Americans with Disabilities Act

Since the Americans with Disabilities Act–often referred to as the ADA—was passed by Congress in 1990, lawsuits under the Act have been quite common.  These lawsuits, until recently, have focused on physical or architectural barriers to places of public accommodation such as restaurants, retail stores and strip malls.  The emphasis has been on items

The United States Equal Employment Opportunity Commission (“EEOC”) issued final rules yesterday establishing how employer-sponsored wellness programs can comply with the Americans with Disabilities Act (“ADA”) and the Genetic Information Nondiscrimination Act (“GINA”), without discriminating against employees or running afoul of the Health Insurance Portability and Accountability Act (“HIPAA”).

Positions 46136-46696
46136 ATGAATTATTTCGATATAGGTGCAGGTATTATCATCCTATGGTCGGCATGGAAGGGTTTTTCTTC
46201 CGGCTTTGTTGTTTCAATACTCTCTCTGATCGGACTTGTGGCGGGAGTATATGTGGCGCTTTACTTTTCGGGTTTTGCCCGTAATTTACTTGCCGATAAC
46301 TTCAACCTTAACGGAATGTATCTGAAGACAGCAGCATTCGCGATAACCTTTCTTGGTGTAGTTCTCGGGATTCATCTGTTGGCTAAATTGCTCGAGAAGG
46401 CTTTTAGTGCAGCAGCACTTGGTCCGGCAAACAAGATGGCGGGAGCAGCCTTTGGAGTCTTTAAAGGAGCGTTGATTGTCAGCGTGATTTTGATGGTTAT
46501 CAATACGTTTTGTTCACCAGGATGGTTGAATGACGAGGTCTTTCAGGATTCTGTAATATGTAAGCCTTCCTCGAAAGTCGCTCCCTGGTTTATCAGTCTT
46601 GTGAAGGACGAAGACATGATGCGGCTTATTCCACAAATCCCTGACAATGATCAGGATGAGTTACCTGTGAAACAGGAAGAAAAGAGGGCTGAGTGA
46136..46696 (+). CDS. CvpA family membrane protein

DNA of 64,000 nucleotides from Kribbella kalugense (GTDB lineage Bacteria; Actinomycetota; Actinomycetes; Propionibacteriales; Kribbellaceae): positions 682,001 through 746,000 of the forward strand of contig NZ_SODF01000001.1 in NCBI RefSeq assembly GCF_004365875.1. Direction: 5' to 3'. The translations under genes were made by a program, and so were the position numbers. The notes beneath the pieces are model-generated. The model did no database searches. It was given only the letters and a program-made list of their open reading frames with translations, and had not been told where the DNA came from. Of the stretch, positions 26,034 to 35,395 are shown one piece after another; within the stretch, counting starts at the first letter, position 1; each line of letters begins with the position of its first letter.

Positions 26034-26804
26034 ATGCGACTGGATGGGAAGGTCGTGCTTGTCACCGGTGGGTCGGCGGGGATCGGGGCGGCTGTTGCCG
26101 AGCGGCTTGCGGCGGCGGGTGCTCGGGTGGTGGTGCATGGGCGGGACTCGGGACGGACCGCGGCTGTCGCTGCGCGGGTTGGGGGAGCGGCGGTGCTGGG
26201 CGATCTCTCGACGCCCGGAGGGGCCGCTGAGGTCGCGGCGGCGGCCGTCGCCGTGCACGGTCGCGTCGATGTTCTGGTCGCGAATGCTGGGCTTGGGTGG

In today’s health-driven world, many employers

For the first time in 30 years, on July 14, 2014, the Equal Employment Opportunity Commission (“EEOC”) has issued comprehensive guidelines for employers dealing with pregnant employees in the workplace (the “Guidance”).  Employers must remember that while EEOC guidance is not law, the Agency’s position on such topics will be relied upon by the courts.  

There have been recent changes to the statutes of limitation applicable to many employment claims.  Steven Adler, Chair of the Employment Law Department of Cole Schotz and Kathryn Dugan, an associate in the Department, recently had an article on the subject published in the April 13, 2009 issue of the New Jersey Law Journal.  Click